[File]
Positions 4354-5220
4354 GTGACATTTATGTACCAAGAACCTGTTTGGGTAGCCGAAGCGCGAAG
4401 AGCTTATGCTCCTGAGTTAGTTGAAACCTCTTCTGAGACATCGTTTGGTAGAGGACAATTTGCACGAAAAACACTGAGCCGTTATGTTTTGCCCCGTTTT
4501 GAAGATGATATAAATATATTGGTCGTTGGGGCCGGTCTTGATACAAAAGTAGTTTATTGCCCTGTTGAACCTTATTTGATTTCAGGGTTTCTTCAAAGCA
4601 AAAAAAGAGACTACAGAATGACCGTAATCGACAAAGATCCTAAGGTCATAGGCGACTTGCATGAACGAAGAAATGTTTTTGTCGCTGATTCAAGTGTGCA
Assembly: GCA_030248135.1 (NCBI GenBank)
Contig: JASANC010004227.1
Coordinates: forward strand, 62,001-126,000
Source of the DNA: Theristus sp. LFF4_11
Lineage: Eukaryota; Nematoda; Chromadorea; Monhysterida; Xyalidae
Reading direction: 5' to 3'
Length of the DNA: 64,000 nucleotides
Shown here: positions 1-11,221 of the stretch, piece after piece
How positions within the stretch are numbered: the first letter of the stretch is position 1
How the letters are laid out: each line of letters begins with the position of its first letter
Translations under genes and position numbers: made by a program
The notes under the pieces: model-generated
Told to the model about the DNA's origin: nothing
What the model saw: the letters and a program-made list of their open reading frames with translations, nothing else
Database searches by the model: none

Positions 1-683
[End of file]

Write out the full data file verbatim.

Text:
Positions 4354-5220
4354 GTGACATTTATGTACCAAGAACCTGTTTGGGTAGCCGAAGCGCGAAG
4401 AGCTTATGCTCCTGAGTTAGTTGAAACCTCTTCTGAGACATCGTTTGGTAGAGGACAATTTGCACGAAAAACACTGAGCCGTTATGTTTTGCCCCGTTTT
4501 GAAGATGATATAAATATATTGGTCGTTGGGGCCGGTCTTGATACAAAAGTAGTTTATTGCCCTGTTGAACCTTATTTGATTTCAGGGTTTCTTCAAAGCA
4601 AAAAAAGAGACTACAGAATGACCGTAATCGACAAAGATCCTAAGGTCATAGGCGACTTGCATGAACGAAGAAATGTTTTTGTCGCTGATTCAAGTGTGCA
Assembly: GCA_030248135.1 (NCBI GenBank)
Contig: JASANC010004227.1
Coordinates: forward strand, 62,001-126,000
Source of the DNA: Theristus sp. LFF4_11
Lineage: Eukaryota; Nematoda; Chromadorea; Monhysterida; Xyalidae
Reading direction: 5' to 3'
Length of the DNA: 64,000 nucleotides
Shown here: positions 1-11,221 of the stretch, piece after piece
How positions within the stretch are numbered: the first letter of the stretch is position 1
How the letters are laid out: each line of letters begins with the position of its first letter
Translations under genes and position numbers: made by a program
The notes under the pieces: model-generated
Told to the model about the DNA's origin: nothing
What the model saw: the letters and a program-made list of their open reading frames with translations, nothing else
Database searches by the model: none

Positions 1-683